Separate names with a comma.
Discussion in 'Model S' started by X Fan, Jul 17, 2017.
Glad to see family is OK.....
It went it a marsh? I wonder if it was set to submarine mode?
It sound more like the owner hit the accelerator rather than the brake.
Or, the cruise control might have been previously set to a higher speed and re-engagement caused it to .... speed up to the set speed
Much info lacking in the article. I put 500 mostly autopilot miles on a brand new AP2 loaner this weekend and you must be fully aware that it is a driver assist. The fact that the article states the driver engaged prior to entering an intersection sounds suspicious and like an unfortunate accident on the drivers behalf - I am glad there we're no serious injuries.
Was this the owners personal vehicle with experience using autopilot? Or was this a loaner or possible first time experiencing autopilot?
AP1 or AP2?
Yup, exactly what it sounds like...except that the accelerator was the cruise control resuming as he thought he was engaging AP.
There's very limited information in the article but it sounds like driver error to me. It sounds like he engaged AP but didn't confirm the speed. If there was a car in front that turned at the intersection, the car would've quickly resumed the set speed limit.
Whenever I'm on local roads, I engage TACC by pushing the stalk up or down to set it close to the speed that I'm currently driving. If on highways/interstates, I'll pull it towards me once to set it close to the speed limit that I want it to accelerate to.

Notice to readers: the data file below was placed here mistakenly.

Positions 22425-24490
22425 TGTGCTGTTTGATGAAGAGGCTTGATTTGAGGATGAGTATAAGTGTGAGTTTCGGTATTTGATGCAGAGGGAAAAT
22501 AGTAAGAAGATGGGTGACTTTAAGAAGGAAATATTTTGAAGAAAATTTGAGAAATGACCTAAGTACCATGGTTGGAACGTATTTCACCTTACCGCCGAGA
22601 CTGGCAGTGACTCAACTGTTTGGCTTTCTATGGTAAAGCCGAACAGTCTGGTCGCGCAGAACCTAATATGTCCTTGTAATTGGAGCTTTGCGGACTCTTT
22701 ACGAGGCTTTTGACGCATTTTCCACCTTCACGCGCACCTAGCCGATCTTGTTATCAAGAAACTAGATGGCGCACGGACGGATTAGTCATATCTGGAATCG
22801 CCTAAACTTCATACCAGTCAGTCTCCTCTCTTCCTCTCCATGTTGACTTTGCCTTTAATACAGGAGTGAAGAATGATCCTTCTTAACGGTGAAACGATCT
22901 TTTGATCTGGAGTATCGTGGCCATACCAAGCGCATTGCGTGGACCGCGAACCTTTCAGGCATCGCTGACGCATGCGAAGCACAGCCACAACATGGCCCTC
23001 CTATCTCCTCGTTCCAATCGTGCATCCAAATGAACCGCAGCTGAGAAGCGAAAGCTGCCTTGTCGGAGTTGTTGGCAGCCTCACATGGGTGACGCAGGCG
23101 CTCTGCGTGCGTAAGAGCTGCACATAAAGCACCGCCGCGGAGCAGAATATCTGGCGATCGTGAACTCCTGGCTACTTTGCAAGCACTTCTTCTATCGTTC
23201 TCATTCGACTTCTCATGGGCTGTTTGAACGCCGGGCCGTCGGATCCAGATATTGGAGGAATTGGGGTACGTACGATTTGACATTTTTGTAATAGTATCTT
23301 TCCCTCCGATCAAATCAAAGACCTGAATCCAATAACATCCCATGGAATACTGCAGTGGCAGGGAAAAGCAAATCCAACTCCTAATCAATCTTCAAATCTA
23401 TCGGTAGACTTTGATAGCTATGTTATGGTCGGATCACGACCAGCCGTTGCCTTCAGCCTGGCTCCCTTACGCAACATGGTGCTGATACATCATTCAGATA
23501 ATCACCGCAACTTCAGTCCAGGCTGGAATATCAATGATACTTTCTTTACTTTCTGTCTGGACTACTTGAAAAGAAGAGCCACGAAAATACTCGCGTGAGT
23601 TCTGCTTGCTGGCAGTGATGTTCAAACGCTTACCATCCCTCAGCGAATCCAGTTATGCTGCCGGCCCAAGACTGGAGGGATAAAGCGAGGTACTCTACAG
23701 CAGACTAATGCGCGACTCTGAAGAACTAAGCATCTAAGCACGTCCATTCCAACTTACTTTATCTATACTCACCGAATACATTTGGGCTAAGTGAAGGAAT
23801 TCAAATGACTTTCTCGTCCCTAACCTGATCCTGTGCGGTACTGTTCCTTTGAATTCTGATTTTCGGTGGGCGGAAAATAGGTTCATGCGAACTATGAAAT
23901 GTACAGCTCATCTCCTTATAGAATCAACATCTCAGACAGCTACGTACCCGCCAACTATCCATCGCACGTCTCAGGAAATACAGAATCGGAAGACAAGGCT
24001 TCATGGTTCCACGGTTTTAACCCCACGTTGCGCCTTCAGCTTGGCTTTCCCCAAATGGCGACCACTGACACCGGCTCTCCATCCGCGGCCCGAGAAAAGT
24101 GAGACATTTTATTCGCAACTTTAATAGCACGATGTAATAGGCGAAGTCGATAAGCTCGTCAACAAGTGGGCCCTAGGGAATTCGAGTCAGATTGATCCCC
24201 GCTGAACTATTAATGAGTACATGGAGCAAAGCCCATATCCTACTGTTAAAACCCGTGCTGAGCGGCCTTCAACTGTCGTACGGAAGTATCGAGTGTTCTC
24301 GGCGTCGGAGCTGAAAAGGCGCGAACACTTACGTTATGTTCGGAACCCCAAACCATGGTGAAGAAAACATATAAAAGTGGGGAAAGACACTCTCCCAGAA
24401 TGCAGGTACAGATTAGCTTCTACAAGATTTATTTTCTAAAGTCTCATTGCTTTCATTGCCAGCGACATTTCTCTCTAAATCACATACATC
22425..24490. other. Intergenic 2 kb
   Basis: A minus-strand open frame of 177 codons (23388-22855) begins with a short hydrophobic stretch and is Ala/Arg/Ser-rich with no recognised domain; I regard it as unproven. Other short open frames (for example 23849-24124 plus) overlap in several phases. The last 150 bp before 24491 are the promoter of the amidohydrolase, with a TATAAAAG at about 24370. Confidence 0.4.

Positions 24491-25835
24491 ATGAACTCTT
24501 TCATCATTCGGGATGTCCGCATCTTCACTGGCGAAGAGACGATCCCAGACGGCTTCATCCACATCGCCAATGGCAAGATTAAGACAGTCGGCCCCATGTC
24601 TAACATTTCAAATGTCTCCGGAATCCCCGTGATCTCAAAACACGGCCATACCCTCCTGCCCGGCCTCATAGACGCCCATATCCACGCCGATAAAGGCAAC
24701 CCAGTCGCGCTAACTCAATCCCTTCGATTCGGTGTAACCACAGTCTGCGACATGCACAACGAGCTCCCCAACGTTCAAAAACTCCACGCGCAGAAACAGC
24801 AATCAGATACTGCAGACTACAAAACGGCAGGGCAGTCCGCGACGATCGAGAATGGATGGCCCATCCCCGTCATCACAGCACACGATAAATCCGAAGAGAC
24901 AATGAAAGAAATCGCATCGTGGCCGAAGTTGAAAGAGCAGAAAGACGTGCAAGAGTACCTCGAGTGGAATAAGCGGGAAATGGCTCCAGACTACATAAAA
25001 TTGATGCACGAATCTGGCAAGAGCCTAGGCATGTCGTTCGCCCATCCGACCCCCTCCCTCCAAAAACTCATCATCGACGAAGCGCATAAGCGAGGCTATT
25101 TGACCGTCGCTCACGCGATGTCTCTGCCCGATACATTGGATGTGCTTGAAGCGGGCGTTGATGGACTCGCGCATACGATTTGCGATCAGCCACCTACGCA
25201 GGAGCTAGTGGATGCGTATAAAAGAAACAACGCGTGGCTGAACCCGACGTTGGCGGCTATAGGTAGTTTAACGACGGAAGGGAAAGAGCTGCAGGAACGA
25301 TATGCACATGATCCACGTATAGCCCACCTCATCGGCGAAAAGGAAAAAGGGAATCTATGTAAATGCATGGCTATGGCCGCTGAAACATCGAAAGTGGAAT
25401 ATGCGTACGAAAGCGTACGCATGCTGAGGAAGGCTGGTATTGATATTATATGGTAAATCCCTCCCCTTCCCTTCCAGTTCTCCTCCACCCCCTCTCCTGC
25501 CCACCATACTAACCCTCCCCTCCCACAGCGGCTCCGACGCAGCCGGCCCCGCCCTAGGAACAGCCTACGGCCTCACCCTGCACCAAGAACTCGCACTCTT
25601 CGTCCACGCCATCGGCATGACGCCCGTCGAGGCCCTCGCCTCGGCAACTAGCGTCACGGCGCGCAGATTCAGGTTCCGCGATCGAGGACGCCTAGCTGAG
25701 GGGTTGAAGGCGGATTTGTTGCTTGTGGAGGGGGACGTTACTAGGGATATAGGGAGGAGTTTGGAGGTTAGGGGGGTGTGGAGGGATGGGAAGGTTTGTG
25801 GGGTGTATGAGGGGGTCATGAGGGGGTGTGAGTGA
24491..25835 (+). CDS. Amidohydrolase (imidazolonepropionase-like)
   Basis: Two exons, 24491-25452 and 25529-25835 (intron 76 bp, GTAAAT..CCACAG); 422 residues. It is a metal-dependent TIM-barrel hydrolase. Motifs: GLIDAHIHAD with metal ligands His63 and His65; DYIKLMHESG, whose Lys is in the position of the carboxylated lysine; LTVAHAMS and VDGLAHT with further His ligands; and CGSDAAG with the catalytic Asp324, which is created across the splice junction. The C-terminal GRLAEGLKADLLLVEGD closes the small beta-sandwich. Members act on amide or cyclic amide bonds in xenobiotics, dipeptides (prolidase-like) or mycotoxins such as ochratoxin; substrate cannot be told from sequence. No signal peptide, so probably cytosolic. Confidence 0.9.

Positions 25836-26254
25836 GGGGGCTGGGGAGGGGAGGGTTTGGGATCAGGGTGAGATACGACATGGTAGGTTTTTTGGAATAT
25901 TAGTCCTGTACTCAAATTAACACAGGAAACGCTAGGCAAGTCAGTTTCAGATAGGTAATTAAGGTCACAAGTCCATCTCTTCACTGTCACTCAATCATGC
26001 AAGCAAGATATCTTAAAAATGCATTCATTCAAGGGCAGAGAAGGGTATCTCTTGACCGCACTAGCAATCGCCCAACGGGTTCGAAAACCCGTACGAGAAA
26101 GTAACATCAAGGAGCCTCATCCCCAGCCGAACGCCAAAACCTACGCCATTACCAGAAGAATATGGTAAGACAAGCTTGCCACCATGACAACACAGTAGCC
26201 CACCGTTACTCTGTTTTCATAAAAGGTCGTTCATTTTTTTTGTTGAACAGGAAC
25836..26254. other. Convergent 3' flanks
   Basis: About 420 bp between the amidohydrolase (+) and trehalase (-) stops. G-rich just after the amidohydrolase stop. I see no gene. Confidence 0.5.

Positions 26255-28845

Discussed extensively over the weekend in the Investor Sector. Lots of input, starting here: 2017 Investor Roundtable: TSLA Market Action
Can we dig up news articles from the time the first cars came with 'regular' cruise control? I bet a lot of those crashed. Did anyone blame the car?
Here is a Google map of the intersection.
The report says that the driver was approaching the intersection and turned on AP.
 AP isn't designed to handle intersections. This is something I believe nearly all Tesla owners that use AP are very aware of.
 With this intersection, you can "bear left" or "bear right". The car has to pick which way to go, and so it looks like a situation where nobody would typically engage AP (you have to assume a 50-50 chance that the car will get it right).
 This doesn't seem to have anything to do with AP; it's an issue with engaging the cruise control (in other words, there is no way to say "AP should have done X here, not Y").
That said, I believe Tesla needs to set the car to never increase the speed without the user either  stepping on the accelerator, or  increasing the cruise speed manually with the stalk. I've had the car accelerate before like that, and it can be scary (and dangerous; if it is scary, that means you were not expecting it).
I agree, the T intersection is not something I'd let AP handle. Much less turn it on just before that. Almost like they wanted to create a test case. I have had AP start when set to a higher speed than I was expecting, but that is easily remedied with the brakes.